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The good, the bad, and the ugly of ego, economics, and expectations

When it comes to collaborating with other advisors, the wisdom and ability to humbly acknowledge your limitations, your confidence in the skills you bring to the planning arena, and your clarity about opportunities created for your team members are equally important mindsets. This article highlights the benefits of working together with other advisors and offers solutions for overcoming three common barriers to collaboration.

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Latest Post: Money Talks

Why it’s difficult to discuss wealth and how to begin...

Financial conversations between spouses and family members are some of the toughest discussions facing affluent families. This article takes a brief look at why these conversations are so difficult, and how to break the ice to begin healthy and consistent communication.

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Preparing Heirs

The difference between giving and empowering

Many self-made families worry about the impact wealth will have on their adult children. Some worry the children will lose their motivation in life. Others fear discord among siblings inside or outside a family business. Historically, estate planning used legal structures and specific language embedded in trusts to put controls in place. Maybe if the kids don’t receive the wealth until they’re old enough to handle it, things will work out alright.

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Teaching & Learning with Grandchildren

Harnessing the Gift of Perspective

It seems all around us, people are talking about how time flies. Each calendar year seems to pass more quickly than the previous. Even when we’re taking time to enjoy our days and grow intellectually, life seems to progress at warp speed. Fortunately, amidst all this, many of us still find time to take mental pause and retain perspective on challenges, changes and achievements.

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Tending to Your Non-Financial Planning

Setting money aside, what is the future of your family?

Most successful people have planned for the future of their financial resources through the use of investments, insurance and legal documents. Fewer have tended to the non-financial aspects of planning for the future of family, reputation and contribution.

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The Value of Adopting a 100-year Mindset

In our culture today, we tend to tip our heads down a bit. We look to the relative short term – one year, five years or ten years out. This vantage point compresses things. It disallows room for the incredible impact one can have on life, business and family if our mindset reaches farther forward – 100 years or more.

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What is Wealth Management

What happens when many firms and institutions use the same words to mean different things?

In the past few years, a new term has come into vogue in the financial services industry. Many individuals, firms and institutions describe their services as Wealth Management. However, if you peer beneath the surface, you’ll see that companies using the same words define their actual service offerings quite differently.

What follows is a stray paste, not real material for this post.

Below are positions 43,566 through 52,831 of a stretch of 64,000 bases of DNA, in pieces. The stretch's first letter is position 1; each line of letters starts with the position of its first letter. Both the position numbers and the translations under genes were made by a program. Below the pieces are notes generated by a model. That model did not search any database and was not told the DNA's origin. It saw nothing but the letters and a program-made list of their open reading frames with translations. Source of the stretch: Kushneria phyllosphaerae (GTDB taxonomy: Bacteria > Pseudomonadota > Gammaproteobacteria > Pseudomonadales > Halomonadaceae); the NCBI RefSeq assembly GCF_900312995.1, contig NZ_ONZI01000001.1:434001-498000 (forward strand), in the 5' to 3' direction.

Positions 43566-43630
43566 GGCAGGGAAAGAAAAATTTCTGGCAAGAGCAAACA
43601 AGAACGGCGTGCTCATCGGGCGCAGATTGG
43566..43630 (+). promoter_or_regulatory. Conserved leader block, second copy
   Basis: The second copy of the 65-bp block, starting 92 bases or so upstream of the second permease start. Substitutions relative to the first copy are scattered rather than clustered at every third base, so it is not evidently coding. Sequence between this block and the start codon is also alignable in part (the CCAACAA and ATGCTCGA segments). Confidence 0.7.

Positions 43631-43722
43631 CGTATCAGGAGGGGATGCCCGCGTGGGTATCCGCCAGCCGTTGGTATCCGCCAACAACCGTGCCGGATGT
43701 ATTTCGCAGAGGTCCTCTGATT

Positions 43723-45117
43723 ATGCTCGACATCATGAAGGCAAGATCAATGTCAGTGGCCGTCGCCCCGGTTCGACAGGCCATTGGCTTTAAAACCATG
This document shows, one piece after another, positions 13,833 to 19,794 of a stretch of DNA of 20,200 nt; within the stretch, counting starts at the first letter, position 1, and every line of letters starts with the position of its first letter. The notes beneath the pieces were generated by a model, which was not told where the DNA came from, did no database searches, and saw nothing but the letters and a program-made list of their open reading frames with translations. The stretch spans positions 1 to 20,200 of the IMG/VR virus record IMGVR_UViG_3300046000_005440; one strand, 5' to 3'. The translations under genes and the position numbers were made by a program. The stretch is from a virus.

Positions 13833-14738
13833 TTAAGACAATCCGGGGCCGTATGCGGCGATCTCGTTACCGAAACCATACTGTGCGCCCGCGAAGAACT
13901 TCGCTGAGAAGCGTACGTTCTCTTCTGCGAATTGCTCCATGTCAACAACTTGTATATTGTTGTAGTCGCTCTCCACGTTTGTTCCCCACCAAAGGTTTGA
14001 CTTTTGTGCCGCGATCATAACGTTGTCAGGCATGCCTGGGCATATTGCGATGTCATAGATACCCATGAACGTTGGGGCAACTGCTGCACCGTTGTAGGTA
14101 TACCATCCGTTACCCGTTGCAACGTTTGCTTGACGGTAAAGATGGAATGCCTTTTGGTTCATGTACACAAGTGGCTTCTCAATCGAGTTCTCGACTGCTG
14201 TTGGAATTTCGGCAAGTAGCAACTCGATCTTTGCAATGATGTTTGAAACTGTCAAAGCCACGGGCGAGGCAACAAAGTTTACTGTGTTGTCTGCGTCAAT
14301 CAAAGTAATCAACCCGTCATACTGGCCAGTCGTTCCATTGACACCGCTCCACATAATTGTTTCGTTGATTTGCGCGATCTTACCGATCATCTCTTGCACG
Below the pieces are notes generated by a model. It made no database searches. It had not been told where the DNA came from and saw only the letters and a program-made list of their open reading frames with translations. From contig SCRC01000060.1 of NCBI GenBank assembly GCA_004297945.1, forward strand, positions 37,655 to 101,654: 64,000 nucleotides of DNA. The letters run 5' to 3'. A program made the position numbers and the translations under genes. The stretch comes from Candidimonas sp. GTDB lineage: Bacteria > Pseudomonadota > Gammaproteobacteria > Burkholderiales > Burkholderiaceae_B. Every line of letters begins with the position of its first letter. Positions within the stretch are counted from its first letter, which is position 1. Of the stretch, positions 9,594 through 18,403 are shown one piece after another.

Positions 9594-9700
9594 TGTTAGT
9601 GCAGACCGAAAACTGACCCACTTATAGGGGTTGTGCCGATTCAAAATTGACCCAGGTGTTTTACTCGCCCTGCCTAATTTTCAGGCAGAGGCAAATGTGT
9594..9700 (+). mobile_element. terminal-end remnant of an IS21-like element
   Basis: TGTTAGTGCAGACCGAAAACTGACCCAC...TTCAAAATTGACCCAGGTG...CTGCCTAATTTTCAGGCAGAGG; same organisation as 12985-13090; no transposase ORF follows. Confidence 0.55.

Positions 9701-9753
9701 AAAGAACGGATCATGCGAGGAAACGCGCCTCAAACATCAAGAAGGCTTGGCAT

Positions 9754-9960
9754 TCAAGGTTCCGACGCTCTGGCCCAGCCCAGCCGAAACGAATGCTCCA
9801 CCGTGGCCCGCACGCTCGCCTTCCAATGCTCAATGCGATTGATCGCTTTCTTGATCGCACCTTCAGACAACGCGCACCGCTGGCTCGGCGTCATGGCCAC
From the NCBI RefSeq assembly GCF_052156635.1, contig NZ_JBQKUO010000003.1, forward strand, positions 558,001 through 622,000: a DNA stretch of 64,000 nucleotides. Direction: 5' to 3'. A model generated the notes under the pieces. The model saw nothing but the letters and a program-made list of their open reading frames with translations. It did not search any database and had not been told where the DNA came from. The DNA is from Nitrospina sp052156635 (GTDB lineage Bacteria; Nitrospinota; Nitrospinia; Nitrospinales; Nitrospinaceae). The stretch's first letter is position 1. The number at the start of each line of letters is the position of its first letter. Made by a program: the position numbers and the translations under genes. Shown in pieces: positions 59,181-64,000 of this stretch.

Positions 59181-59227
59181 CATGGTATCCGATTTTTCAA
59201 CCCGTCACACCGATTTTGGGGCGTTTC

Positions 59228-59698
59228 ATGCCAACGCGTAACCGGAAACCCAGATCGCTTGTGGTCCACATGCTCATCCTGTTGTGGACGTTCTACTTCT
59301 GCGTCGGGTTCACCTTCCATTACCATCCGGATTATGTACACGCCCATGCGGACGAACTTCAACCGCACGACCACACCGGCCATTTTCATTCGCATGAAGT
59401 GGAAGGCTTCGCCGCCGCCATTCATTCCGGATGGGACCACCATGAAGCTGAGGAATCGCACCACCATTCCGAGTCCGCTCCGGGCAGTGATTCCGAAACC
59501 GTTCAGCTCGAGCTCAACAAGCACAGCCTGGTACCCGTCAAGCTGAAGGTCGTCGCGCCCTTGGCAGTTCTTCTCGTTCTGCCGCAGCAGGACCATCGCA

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What's in a Gift

The lost art of participation

In our society, the act of giving or gifting has become somewhat clinical. We give because a Hallmark holiday shows up on the calendar, or because the tax code looks upon us more favorably if we gift at certain intervals. Or, we gift because an organization approaches us and pleads its case. Giving or gifting becomes an item to check off the long task list of daily life. We sometimes bypass the social dynamic and the sheer enjoyment that could have accompanied the action.

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Why Families Should Ask Their Advisors to Collaborate

As we discussed in the previous article, estate and financial affairs for established families are highly complex. Each of the disciplines – tax, legal, investment, insurance – are inextricably linked. And, planning can actually change after it’s executed, even if the family doesn’t touch it. This is due to the dynamic nature of the tax code, legal structures and the financial markets. Ongoing compliance and accuracy must include true collaboration among your various advisors.

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Helping Young People Create Vision

What happens when children and grandchildren learn how to develop their own life vision?

If you’re reading this article, you’re likely an over achiever – someone who has built businesses or organizations to a point of extreme size or success. Somewhere along the way, either consciously or subconsciously, a vision likely contributed to your drive, focus and achievement. Some people are born with a natural inclination to set goals and work intentionally toward them. Others derive life-changing value from having someone model and mentor them on how to develop and work toward their own life vision.

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Teaching Young People about Philanthropy

Begin with gratitude

In our adult lives, we’re often naturally inclined toward philanthropy. Whether we give our time, talent or financial resources, doing so is a response to feeling grateful for our own good fortune. Many who have succeeded in business and career feel that much has been given to them to make their success possible – mentorship, training, education and opportunity. We find ourselves wanting to give back – applying gratitude to restore the equilibrium.

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